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LaRussa on Matt Holliday

12.08.09 at 3:19 pm ET

INDIANAPOLIS –St. Louis Cardinals manager Tony LaRussa was the beneficiary of Matt Holliday’s excellence for the second half of last year, after the Cards acquired him from the A’s for three prospects. Holliday had struggled in Oakland, at least at the start of the year, and had amassed just a .286/.378/.454/.831 line with the A’s. He then proceeded to destroy the baseball as a member of the Cardinals, hitting .353/.419/.604/1.023 with 13 homers in 270 plate appearances.

As a result of those disparate lines, and Holliday’s immense success as a member of the Rockies before his four months in the A.L., there have been some mutterings that Holliday is a player better suited for the National League than the American League, and that he is vulnerable to the type of power pitching that is more prominent in the junior circuit.

LaRussa was presented with that hypothesis. He did not agree with it.

“I wish I could get away with being dishonest and say that’s true so that we could cut any American League teams out of this,” LaRussa mused. “But no, there are no restrictions to his game. I would not agree with that. Based on their All-Star and World Series success, there’s probably a little arrogance right now on the American League side. We need to start winning some games.”

Conversations with talent evaluators for three different American League teams revealed similar conclusions. They agreed that Holliday’s swing was out of whack at the start of his time in Oakland, resulting in a terrible start: a .244 average, .314 OBP, .394 slugging mark and .708 OPS through May 16. From there, however, Holliday rebounded, hitting .311/.412/.489/.900 over his final two months with the A’s.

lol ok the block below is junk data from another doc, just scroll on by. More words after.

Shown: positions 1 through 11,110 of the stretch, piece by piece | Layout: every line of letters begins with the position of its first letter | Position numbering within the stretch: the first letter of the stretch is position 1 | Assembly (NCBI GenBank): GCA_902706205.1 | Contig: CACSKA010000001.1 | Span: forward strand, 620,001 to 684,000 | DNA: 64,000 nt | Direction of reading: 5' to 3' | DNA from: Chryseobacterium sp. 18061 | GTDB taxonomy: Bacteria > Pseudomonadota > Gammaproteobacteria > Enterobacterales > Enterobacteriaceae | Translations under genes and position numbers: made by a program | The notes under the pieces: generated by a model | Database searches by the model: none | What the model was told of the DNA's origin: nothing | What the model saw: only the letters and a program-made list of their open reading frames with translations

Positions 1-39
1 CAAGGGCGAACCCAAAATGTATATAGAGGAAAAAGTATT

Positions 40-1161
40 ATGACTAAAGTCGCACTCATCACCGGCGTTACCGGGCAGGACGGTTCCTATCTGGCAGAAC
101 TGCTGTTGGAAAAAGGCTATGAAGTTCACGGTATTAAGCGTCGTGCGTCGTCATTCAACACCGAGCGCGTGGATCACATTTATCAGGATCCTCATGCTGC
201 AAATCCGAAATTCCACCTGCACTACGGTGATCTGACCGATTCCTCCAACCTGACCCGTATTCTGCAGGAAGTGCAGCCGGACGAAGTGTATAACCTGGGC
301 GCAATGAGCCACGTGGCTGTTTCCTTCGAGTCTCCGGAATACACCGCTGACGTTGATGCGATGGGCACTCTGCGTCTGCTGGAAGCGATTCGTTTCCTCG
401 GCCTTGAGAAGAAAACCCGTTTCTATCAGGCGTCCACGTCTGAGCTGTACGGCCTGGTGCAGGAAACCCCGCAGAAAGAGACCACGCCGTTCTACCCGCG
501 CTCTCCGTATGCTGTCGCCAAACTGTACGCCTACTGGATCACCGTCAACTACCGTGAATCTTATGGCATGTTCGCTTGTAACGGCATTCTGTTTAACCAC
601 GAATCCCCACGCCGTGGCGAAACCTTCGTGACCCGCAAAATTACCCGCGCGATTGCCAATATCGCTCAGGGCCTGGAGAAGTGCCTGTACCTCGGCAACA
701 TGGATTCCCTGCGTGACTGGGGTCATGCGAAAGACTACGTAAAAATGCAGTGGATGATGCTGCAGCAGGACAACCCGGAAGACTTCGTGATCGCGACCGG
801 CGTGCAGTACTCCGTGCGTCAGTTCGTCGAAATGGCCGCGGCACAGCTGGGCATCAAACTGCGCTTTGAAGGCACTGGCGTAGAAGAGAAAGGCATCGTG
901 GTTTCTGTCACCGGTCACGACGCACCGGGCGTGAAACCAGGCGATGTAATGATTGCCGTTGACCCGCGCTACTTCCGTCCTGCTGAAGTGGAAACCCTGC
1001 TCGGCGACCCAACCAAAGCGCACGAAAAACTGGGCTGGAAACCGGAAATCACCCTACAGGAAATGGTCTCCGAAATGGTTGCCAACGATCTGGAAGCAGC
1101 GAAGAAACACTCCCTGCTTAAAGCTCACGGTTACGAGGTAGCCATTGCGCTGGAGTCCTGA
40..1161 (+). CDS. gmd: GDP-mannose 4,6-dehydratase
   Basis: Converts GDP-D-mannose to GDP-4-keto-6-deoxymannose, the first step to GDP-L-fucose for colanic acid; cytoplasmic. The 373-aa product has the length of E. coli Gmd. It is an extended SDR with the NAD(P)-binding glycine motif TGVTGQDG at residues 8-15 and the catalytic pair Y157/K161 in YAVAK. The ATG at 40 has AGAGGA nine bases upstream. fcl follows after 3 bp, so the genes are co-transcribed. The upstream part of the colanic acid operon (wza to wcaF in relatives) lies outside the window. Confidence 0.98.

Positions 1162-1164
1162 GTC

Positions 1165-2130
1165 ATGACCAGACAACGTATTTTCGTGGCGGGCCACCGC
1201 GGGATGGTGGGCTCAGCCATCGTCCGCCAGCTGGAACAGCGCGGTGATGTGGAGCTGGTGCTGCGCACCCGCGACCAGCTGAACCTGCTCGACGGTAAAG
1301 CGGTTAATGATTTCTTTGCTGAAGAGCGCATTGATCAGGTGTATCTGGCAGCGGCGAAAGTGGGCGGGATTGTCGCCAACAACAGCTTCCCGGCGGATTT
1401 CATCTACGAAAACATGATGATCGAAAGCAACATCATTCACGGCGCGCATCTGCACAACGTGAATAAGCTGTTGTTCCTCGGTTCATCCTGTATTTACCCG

As such, he remains far and away the best alternative to Jason Bay for the Sox. That does not mean that he is a better player — he might be a slightly better bet for an extra year because he is younger, but offensively and defensively, the two are evaluated as being very, very similar players.

One relevant difference in the markets for the two players, however, may be the pace at which they seek deals. Holliday, represented by agent Scott Boras, could follow a common pattern of Boras clients in taking a very deliberate appraoch to the market. That, in turn, could leave clubs antsy — including a Cardinals team that would very much like to retain Holliday.

“We refuse to believe that we’re not a real attractive ballclub for Matt, his experience with us for a couple months being a big plus for us,” said LaRussa. “The timing is a critical part. … I don’t know how patient we could be.”

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